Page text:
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  • How The NHL Can Improve Their Broadcasts For Their Return To Play

    Giles Ferrell

    With the NHL and NHLPA on the doorstep of approving the Return to Play format and bringing hockey back at the beginning of August, it's time to look at how the NHL can improve its broadcasts without fans in the arena.


    For United States viewers, the NHL rightsholder is NBC, and the games figure to feature prominently on their network of stations. There have been criticisms of NBC and their coverage of the NHL since taking over as the main rights holder for the United States in 2005, and those criticisms still hold in 2020.


    So how exactly can the NHL and NBC improve/adapt their broadcasts for the viewers at home now that they are about to produce games without fans in the arena? Well, here are a few ideas that could help the league provide a more quality product with some tips from other leagues that have already returned to action this summer.

    Alternate Views Of The Ice

    When watching the broadcast of an NHL game, you have that generic view from center ice which has the camera following the puck around. You typically only get one-third of the ice in the shot, which sometimes does not do the game justice to those of us sitting at home watching. If you are in the arena watching, especially for those reporters who are more in tune with seeing how plays can develop, you have the whole view to give you the full advantage of watching in the arena.


    So this suggestion is pretty simple. Provide alternative camera views that can allow everyone to see the whole ice. Whether you put a camera up in the press box or one behind a goal, putting a camera somewhere that allows fans and media covering from home a view that gets the whole ice would be popular. You don't have to put it on one of the TV channels. It could be offered on NBC's website as an alternative view just like they do for the Premier League.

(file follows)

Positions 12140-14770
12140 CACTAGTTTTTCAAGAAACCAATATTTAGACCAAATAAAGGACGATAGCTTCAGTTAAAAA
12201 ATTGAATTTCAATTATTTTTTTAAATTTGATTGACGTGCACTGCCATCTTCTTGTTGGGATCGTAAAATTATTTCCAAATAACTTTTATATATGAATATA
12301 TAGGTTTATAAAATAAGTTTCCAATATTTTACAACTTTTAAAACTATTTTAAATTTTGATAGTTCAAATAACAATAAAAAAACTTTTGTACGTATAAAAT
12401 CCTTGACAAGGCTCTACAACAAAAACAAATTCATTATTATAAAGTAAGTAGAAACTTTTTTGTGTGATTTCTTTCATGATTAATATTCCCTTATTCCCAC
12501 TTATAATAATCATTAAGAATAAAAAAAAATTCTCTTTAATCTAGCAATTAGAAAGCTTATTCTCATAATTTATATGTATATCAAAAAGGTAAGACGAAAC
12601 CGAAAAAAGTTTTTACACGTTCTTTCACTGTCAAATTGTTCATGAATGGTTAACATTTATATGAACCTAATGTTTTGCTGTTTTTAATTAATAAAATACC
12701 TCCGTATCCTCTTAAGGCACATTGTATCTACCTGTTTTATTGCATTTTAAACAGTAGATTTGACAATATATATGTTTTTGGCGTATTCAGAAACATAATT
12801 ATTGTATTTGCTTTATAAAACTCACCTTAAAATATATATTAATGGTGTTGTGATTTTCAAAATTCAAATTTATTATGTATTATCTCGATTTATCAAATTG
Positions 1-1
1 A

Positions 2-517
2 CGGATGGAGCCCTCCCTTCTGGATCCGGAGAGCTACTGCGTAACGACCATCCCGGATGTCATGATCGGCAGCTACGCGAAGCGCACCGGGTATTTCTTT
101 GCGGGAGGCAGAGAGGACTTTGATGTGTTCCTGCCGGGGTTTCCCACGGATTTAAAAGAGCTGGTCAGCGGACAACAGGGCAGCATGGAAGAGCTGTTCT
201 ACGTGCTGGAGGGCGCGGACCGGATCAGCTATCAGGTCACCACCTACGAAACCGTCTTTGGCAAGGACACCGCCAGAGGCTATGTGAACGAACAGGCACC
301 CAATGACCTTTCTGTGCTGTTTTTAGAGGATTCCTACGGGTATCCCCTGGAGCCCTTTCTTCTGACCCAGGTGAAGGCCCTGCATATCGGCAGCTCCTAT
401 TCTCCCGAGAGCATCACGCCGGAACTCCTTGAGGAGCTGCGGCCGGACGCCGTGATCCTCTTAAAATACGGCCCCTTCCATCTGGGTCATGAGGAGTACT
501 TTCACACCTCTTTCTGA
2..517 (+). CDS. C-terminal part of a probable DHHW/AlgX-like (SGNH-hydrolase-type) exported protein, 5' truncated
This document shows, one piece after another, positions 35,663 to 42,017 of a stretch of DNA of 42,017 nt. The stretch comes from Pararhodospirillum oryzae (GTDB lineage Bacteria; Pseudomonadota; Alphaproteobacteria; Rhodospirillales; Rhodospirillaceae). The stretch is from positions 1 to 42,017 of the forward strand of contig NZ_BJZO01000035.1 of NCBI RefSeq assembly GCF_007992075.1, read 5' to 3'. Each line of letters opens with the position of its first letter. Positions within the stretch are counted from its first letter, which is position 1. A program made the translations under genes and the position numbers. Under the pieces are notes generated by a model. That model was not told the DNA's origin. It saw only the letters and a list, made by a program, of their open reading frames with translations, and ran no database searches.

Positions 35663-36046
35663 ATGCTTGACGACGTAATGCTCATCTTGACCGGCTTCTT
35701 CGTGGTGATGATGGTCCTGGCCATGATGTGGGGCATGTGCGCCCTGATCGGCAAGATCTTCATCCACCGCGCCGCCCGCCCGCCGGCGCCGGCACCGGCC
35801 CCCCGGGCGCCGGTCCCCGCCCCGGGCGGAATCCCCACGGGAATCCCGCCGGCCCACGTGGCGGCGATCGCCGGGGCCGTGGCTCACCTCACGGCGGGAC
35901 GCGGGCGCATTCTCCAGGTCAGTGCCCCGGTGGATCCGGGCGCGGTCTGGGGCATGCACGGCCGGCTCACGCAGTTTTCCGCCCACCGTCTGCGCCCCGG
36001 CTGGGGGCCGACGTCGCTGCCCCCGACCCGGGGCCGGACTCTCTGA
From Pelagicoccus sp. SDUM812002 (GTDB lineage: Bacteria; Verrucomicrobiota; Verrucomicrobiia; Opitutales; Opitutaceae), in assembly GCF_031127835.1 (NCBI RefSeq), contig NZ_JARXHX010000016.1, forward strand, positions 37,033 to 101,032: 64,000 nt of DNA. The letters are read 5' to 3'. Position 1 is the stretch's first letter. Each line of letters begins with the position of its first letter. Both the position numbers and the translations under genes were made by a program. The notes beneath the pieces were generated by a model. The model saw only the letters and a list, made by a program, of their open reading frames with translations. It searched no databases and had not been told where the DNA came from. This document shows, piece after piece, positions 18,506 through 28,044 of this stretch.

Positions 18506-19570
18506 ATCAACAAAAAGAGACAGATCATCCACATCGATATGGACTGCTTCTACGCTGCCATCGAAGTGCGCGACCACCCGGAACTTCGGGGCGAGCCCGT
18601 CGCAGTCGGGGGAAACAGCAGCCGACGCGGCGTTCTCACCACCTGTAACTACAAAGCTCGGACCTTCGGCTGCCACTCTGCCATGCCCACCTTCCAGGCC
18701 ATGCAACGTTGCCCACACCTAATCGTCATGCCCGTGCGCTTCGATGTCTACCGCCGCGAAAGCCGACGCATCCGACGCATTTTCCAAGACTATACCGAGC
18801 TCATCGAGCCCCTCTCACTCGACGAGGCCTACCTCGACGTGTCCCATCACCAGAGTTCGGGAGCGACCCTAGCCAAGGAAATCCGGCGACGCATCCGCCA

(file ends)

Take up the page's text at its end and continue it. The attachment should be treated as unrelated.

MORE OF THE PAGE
Just Sounds Of Hockey

    Another great quality of watching in the arena is that you just get sounds of hockey without anyone talking over them. It's a beautiful sound. So let's bring that into the fold. Offer a non-broadcaster, non-fake crowd sound version of the game where it's just the sounds of hockey. Puck hitting the glass, skates, yelling, all of it. That would be pretty popular, too.

    Bring Some More Analytics Into The Broadcast

    With more eyes on the NHL, it's time to bring some more advanced stats into the broadcast. No, we don't need to go full-on deep dive into them, but it's time to start incorporating the more basic stats into the show so it can be further explained why Team A is outplaying Team B.


    Mike Milbury sure won't like this, but shot attempts, high danger shot attempts, 5-on-5 save percentage, etc., should at least get recognized. The other major leagues in the United States have started incorporating this into the broadcast, so why not the NHL? It's time to step out of the dark ages.

    Special Commentators

    Seven NHL teams are not participating in the return to play, which means you have a lot of players just sitting around watching hockey. Why not bring some of them along with coaches and executives into the fold as commentators from home? P.K. Subban would be a good one. Bruce Boudreau, too. Heck, you could maybe even get a player on their day off to check in for a period.


    The point is, it is time to get creative and bring the most colorful people in the game into the broadcasts. Don't just keep leaving the commentary to Milbury and Ed Olczyk. It will get dull pretty quickly if you do. Also having people who have been in the game more recently providing commentary would give the viewers, especially the new ones giving the sport a try, more insightful analysis as to what's going on.

    Think you could write a story like this? Hockey Wilderness wants you to develop your voice, find an audience, and we'll pay you to do it. Just fill out this form.

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